The Late Bloomer

How David Letterman became a sap.

Fountain of sweetness

One of the peculiarities of the Nielsen ratings is that Jay Leno’s Tonight Show crushes David Letterman’s Late Show and has ever since that glorious moment in 1995 when Letterman was out in front. Late Show fans tend to blame this on large swaths of senior citizens who, they say, eschew Letterman’s crabbiness for Leno’s reassuring schmaltz. But this premise is deeply flawed. For one thing, Leno cleans up with TV’s hip demographic, the 18-to-49-year-olds; he claims his nightly margin of victory is 44 percent. For another, anyone desiring a dose of late-night schmaltz knows there’s only one host to turn to these days, and that’s David Letterman.

The New Dave—munificent, beatific, warm—has little in common with the crank who hosted NBC’s Late Night from 1982to 1993. A few weeks ago, for example, Letterman offered a warm tribute to the actor Tony Randall, who had died at age 84. Dave declared: “I was lucky enough to know Tony as an actor and friend. … He always made us better for having worked with him. We will miss him very much.”On the show,a montage of Randall’s best Late Show clips played over “Forever Young.” You kept waiting for Letterman to crack wise, to remind the audience that Randall’s role on Late Show was often to play Dave’s stooge. But there wasn’t a nudge—even a gentle one—all night.

Dave has staged similar wakes for Warren Zevon, the singer-songwriter, and George Miller, the comedian. Six days after Sept. 11, Letterman emerged as the nation’s unofficial grief counselor, at one point holding the hand of misty-eyed guest Dan Rather. For the man who once napalmed NBC executives and tossed watermelons out of windows, this newfound gentility is a revelation. It’s also rather sad. It means Letterman has decided that the only way to compete in the late-night war is to be a fountain of sweetness and earnestness, to devote himself to the happiness of his network and audience—to be, in other words, just like Jay Leno.

In fairness, Dave’s “dark” period—his stint on NBCand his first year or two on CBS—isn’t quite as dark as it’s cracked up to be. If you watch Late Night reruns on the Trio cable network, you’ll find Dave peddling a pretty mild brand of antiestablishment comedy. (The show seemed naughtier because it ran after Johnny Carson’s Tonight Show, the sine qua non of establishment television.) But he did bring newfound anger to late night. Dave lampooned his least favorite NBC executives as “GE Employees of the Week.” He had rude encounters with guests, mocking Shirley MacLaine’s new-age gauziness and Cher’s egomania. That orneriness—matched against Leno’s relentless politicking—prevented Dave from landing Tonight when Carson abdicated in 1992.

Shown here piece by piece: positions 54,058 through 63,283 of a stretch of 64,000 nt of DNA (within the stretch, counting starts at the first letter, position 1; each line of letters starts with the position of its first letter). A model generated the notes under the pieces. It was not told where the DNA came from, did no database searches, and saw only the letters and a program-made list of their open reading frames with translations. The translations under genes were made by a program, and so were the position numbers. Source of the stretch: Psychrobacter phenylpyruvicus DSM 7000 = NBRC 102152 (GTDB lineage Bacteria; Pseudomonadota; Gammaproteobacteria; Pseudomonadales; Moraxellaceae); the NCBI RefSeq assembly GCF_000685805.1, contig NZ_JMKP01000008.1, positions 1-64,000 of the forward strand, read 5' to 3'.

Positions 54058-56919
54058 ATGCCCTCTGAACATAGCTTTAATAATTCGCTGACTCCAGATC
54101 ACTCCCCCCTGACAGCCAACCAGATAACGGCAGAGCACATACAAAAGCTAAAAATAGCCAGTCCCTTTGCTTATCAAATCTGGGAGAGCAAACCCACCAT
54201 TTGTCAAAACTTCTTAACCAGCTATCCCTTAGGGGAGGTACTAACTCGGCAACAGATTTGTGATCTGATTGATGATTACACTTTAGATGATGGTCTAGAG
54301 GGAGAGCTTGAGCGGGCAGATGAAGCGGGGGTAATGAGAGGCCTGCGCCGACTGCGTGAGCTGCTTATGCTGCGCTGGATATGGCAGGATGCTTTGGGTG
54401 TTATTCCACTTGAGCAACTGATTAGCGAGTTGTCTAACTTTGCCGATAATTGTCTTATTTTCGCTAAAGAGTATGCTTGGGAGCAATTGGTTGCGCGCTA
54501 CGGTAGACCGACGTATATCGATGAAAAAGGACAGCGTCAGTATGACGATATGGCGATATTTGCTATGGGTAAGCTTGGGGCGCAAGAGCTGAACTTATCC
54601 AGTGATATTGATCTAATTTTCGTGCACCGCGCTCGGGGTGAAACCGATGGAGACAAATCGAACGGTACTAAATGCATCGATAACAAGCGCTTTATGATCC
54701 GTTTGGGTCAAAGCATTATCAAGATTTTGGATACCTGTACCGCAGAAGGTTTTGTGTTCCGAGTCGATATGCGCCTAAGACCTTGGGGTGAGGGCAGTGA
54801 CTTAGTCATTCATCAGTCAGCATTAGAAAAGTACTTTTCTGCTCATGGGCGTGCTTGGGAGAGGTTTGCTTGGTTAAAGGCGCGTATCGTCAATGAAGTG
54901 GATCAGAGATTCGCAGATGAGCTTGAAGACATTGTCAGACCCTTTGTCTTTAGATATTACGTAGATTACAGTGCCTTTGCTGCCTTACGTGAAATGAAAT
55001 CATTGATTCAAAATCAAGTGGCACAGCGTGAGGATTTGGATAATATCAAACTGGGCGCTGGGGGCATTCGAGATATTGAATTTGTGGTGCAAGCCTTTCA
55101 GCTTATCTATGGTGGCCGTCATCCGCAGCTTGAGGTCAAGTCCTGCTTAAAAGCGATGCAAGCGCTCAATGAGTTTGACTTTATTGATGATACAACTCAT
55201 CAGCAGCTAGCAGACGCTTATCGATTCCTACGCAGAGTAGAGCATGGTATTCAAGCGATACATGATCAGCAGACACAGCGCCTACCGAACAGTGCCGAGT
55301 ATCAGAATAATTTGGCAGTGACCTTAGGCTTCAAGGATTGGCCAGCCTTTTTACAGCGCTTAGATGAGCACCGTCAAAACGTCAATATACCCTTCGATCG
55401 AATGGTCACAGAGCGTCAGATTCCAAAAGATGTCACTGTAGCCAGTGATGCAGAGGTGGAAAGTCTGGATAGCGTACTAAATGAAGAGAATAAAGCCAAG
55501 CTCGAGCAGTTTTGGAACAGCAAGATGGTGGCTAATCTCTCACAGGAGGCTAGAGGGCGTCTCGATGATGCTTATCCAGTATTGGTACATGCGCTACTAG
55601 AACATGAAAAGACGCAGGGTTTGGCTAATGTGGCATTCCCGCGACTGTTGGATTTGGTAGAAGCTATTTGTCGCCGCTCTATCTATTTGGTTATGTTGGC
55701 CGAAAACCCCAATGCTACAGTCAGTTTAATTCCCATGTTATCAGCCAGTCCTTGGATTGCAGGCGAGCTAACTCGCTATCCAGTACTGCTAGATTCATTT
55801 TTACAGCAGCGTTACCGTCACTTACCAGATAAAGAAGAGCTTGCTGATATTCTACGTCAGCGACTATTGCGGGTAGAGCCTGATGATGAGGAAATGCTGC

When Letterman jumped to CBS the following year, the move was hailed as a triumph for edgy, ironic comedy—finally, something worth watching at 11:30 p.m. According to Bill Carter’s The Late Shift, Letterman worked hard to create a hybrid act for the earlier hour: not quite as nasty as his Late Night persona nor as saccharine as Leno and Arsenio Hall. The initial ratings seemed to bear Dave out. Even with lower clearance levels—the number of CBS affiliates that ran Late Show in its ideal time slot—Letterman trounced Leno in the ratings for nearly two years. Tonight seemed shallow, unhip. Back at NBC, things became so awkward that Jack Welch had to apologize at a company meeting for backing the wrong host.

Then, on July 10, 1995, Leno landed an interview with Hugh Grant, fresh off his prostitution fiasco, and Tonight beat Late Show in the ratings and never really looked back. When quizzed about the sudden reversal, Letterman producers point to CBS’s lackluster prime-time schedule, which they claim doesn’t feed Late Show enough viewers. Never mind that CBS had ratings juggernauts Survivor, CSI, and Everybody Loves Raymond last season, and Dave still got creamed.

A more convincing explanation is that Dave’s show—because of his heart surgery, his age, his new baby, whatever—has become a syrupy facsimile of Leno’s. Guests trot on to plug their latest projects. Mild comedy follows the monologue. Given Tonight’s inherent advantages—the franchise name, the vestigial shadow of Carson—it takes an extraordinarily heartwarming event for Letterman just to make a dent in the ratings. Indeed, Dave’s few victories usually involve one of his comebacks from a gruesome surgery. After his quintuple bypass in2000, Dave made a gallant return five weeks later, choking back tears as he introduced his team of doctors. The episode beat Tonight in the ratings and went on to become one of Dave’s highest-rated shows ever.Last spring, Letterman sat on the bench for five weeks while recovering from the shingles, and when he returned, interest spiked again. But within days, viewers had fled back to the Tonight Show.

Late Show executive producer Rob Burnett has said, “Clearly, Dave is the more culturally relevant of the two.” This is undoubtedly true. Old Dave inspired TV’s withering ironists: Jon Stewart on politics, Dave Chappelle on race, Conan O’Brien on nerd culture. Yet it’s no coincidence that Letterman’s heirs are confined to the outer boroughs of television—cable or late-late-night—just as Dave was in his glory days. What hope is there for black comedy on TV when the dark prince is peddling glee?